So, it’s 3-0 and we just started the second inning. The only good news for Seattle thus far is that the offense is getting to Justin Verlander. Had two singles and loaded the bases in the first inning, but came up empty. And Yuniesky Betancourt just opened the second inning up with a single. So, a 3-0 deficit is not insurmountable. It might be, though, if this is a 6-0 game after three innings. Weaver has to stop getting such square contact off his pitches. Not sure whether he can. We’ll see.
To answer a question below, the humid weather is supposed to prevent home runs from flying out of the park. The barometric air pressure is thick and limits the flight path of the ball. Think of trying to do leg kicks underwater in a swimming pool. This isn’t as dramatic, but you get the point. It’s the opposite reason all those home runs seem to fly out of ballparks at spring training in the dry, zero humidity air of Arizona — even on days when Weaver isn’t pitching.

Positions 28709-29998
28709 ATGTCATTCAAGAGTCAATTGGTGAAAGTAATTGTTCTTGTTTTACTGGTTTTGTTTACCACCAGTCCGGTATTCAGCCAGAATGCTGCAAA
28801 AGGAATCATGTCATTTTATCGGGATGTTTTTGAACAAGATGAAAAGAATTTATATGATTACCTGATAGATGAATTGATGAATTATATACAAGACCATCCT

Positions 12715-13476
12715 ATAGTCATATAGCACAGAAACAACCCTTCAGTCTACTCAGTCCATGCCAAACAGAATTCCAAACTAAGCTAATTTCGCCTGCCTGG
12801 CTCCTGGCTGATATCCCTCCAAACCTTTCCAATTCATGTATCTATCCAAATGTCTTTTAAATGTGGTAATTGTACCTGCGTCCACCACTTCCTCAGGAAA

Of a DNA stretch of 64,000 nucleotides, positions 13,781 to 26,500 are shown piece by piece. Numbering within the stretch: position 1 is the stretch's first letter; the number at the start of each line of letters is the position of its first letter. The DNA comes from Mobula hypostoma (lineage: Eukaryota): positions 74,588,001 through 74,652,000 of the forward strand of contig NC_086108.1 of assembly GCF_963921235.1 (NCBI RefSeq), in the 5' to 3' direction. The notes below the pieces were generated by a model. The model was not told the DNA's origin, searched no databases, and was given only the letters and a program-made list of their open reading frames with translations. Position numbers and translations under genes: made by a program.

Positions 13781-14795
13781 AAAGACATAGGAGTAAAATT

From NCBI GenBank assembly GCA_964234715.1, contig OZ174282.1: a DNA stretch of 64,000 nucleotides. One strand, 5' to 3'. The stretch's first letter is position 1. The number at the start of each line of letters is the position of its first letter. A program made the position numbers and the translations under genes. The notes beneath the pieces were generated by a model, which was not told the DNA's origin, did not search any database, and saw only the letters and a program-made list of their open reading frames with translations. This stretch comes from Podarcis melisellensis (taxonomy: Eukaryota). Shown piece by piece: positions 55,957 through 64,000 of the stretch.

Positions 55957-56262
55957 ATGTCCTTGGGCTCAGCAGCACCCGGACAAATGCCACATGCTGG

A beautiful, muggy day here in the Motor City. There won’t be any rain delays in this one. A biggie for the Mariners, trying to finish .500 on a trip many of us suspected they had zero chance of anything but a losing record in. It won’t be easy, as Jeff Weaver takes his 0-5 record and 15.35 ERA to the mound. He also won’t have new clean-up hitter Richie Sexson in the lineup, nor catcher Kenji Johjima.
Yes, I know what some of you are thinking about waving white flags. After all, the Mariners picked the last Weaver start to sit regulars Adrian Beltre and Jose Vidro. But manager Mike Hargrove does have to create days off for his regulars since so many of them have already been eliminated by re-scheduling from rainouts and snowouts. I asked Hargrove moments ago what goes into such decisions.
On Johjima, it’s simply a “day game after a night game” rest that most everyday catchers typically get. Note that Pudge Rodriguez isn’t in Detroit’s lineup today. No real puzzle there. But on Sexson, he said: “I look at their career numbers against pitchers. And whenever the matchup isn’t real muy bueno they’re more likely to get a day off.”